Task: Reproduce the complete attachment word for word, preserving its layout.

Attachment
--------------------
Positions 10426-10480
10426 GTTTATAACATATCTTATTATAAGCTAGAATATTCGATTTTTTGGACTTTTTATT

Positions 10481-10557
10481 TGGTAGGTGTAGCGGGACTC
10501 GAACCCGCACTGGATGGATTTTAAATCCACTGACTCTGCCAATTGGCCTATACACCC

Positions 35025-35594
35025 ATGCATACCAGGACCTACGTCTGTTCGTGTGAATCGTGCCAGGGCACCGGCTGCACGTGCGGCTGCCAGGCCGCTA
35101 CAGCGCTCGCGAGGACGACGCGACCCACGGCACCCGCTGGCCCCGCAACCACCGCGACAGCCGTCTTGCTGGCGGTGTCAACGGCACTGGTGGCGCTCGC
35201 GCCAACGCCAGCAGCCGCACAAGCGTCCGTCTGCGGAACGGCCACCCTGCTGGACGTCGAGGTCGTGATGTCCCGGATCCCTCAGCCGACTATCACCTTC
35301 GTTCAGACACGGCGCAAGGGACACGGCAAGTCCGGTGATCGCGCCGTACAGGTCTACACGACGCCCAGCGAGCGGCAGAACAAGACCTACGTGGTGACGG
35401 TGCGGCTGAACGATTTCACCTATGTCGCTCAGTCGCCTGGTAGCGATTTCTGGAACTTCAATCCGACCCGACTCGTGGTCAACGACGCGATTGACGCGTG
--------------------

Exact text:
Positions 10426-10480
10426 GTTTATAACATATCTTATTATAAGCTAGAATATTCGATTTTTTGGACTTTTTATT

Positions 10481-10557
10481 TGGTAGGTGTAGCGGGACTC
10501 GAACCCGCACTGGATGGATTTTAAATCCACTGACTCTGCCAATTGGCCTATACACCC

Positions 35025-35594
35025 ATGCATACCAGGACCTACGTCTGTTCGTGTGAATCGTGCCAGGGCACCGGCTGCACGTGCGGCTGCCAGGCCGCTA
35101 CAGCGCTCGCGAGGACGACGCGACCCACGGCACCCGCTGGCCCCGCAACCACCGCGACAGCCGTCTTGCTGGCGGTGTCAACGGCACTGGTGGCGCTCGC
35201 GCCAACGCCAGCAGCCGCACAAGCGTCCGTCTGCGGAACGGCCACCCTGCTGGACGTCGAGGTCGTGATGTCCCGGATCCCTCAGCCGACTATCACCTTC
35301 GTTCAGACACGGCGCAAGGGACACGGCAAGTCCGGTGATCGCGCCGTACAGGTCTACACGACGCCCAGCGAGCGGCAGAACAAGACCTACGTGGTGACGG
35401 TGCGGCTGAACGATTTCACCTATGTCGCTCAGTCGCCTGGTAGCGATTTCTGGAACTTCAATCCGACCCGACTCGTGGTCAACGACGCGATTGACGCGTG